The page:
When they first appeared on the scene, online auctions were used
mainly by people looking to get rid of old heirlooms or
collectors in niche markets (stuffed collectibles, etc.). Now,
it seems like everyone is participating in online auctions.
People are also beginning to realize that auctions can be a
great way to promote a business and test products.
I have to admit it -- I'm an eBay junkie. I'm probably on their
site at least 4 or 5 times a week, looking for items to add to
my various collections, and the more I visit, the more I'm
seeing businesses using online auctions in creative ways.
For instance, there are many people who have started to make
their living solely through online auctions. However, if you
don't want to become one of these "full-timers," you can still
use online auctions to help you with your business. Here are a
couple of thoughts on ways to do that:
* Use auctions to gauge new products. If you are considering
adding a new product to your business, auctions are a great way
to see what kind of demand there might be for it. Do an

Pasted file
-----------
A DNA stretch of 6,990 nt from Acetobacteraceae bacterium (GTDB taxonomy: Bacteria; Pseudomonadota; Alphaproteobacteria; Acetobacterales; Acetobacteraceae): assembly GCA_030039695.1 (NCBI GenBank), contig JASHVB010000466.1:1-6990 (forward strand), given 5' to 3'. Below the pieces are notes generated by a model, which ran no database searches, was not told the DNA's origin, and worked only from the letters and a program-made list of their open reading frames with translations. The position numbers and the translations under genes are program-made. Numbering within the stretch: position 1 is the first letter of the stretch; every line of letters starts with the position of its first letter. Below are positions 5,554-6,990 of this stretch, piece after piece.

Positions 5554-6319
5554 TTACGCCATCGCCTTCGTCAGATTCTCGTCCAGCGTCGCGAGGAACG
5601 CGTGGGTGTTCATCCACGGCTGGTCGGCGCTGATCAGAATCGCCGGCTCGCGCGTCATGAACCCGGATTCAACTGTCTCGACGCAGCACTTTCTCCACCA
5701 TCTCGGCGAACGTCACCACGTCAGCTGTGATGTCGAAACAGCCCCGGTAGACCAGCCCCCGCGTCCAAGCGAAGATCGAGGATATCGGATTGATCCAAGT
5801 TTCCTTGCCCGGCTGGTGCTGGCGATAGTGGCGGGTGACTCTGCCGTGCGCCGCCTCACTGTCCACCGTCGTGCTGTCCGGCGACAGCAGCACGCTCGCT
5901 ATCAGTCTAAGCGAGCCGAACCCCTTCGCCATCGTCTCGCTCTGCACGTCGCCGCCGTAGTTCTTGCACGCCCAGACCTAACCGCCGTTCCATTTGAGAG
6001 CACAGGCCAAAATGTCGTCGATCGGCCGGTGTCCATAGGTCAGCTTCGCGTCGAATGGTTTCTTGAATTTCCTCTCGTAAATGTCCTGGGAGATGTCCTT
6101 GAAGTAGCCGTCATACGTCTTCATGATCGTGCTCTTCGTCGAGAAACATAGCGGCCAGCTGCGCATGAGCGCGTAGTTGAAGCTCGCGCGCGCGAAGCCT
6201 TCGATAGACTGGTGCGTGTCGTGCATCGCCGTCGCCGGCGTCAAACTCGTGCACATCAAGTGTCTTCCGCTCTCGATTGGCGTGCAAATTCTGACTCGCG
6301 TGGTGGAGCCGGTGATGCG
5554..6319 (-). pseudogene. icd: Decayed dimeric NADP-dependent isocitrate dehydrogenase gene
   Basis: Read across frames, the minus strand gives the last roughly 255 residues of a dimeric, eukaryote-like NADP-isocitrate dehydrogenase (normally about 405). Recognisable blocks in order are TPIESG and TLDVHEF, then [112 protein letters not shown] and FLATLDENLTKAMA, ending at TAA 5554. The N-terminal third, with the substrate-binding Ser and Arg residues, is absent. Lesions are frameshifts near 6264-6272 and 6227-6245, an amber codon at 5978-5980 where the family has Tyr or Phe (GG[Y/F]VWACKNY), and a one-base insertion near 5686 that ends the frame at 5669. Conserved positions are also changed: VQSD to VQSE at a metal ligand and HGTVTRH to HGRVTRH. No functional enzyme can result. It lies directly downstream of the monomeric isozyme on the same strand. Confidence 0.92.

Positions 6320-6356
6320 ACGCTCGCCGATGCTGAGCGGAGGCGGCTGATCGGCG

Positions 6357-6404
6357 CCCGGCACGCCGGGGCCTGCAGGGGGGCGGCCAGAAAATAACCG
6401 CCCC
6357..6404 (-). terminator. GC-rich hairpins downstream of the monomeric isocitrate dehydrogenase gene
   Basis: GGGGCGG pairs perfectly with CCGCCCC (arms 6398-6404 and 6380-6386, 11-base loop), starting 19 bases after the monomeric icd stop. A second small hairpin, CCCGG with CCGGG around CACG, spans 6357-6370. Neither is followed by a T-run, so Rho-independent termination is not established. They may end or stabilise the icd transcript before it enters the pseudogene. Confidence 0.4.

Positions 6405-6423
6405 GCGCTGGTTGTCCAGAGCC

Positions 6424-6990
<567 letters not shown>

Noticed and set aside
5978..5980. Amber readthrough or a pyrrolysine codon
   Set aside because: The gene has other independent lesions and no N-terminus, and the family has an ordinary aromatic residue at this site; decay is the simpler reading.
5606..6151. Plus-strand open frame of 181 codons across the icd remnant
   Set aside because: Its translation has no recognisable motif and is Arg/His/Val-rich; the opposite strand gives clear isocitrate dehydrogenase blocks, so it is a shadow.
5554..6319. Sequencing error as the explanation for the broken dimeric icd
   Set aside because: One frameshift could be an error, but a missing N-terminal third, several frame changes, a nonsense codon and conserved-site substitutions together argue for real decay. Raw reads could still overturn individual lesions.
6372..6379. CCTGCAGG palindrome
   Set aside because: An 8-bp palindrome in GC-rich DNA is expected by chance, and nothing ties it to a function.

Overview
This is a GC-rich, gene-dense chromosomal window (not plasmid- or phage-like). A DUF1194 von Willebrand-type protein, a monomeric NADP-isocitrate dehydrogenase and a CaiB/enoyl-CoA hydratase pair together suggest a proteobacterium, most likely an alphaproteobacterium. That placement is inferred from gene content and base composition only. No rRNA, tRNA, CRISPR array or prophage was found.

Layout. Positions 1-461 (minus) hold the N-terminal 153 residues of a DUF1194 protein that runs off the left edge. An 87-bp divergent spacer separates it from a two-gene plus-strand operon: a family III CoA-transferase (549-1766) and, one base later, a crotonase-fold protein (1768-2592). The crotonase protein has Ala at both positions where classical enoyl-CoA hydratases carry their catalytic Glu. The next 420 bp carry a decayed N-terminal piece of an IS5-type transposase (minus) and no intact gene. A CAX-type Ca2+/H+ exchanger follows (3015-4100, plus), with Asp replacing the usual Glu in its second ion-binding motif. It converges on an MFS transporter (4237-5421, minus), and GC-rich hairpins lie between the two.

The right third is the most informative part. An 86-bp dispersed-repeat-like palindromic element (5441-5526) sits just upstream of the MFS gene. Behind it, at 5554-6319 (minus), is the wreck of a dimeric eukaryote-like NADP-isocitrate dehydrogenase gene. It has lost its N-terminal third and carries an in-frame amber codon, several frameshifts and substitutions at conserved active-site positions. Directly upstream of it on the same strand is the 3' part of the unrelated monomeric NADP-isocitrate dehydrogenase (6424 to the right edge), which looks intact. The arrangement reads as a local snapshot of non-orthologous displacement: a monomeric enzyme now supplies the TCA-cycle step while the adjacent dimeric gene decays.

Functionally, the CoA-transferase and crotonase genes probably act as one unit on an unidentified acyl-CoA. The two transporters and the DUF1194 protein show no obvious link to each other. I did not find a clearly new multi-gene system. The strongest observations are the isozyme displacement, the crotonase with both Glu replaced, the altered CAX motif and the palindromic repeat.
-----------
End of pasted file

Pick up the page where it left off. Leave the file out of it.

experiment -- put one of the products up for auction and see how
many people bid on it (you might even be able to track how many
people look at the auction without making a bid.) If you have
good response from the auction, it can be a good indication that
you should add the product to your inventory.
* Use auctions to determine prices. One question that I get a
lot from clients is, "How much should I charge for so-and-so?"
If you have this kind of question, auctions can be a great way
to gauge prices. Put your item on auction and see how much
people are willing to bid on it. Don't just look at the high bid
-- remember that there are some "insane bidders" out there --
rather, look at the maximum bids from all bidders to get an idea
of what customers are willing to pay for your product.
* Link your auction to your business. Now, before I go any
further, I have to warn you to read your auction service's
policies CAREFULLY -- many services will not allow you to put a
direct link to your web site in your auction description.
Even if you can't put a link directly in your auction, you might
still be able to promote your business. For instance, many
services will have an "about me" page where you can put a link
to your business. Also, there is nothing keeping you from
linking the sites in the other direction -- putting a link to
your auctions on your web site, for instance.
One of the things that has always impressed me about the so-
called "net gurus" is their ability to be creative in their
advertising and promotion efforts. Online auctions seem to be a
great candidate for that type of creativity.
About the author:
Ron Sathoff is a noted speaker and manager of DrNunley's
http://InternetWriters.com He provides copy-writing, marketing,
Internet promotion, and help for business speakers. Reach him at
firstname.lastname@example.org or 801-328-9006.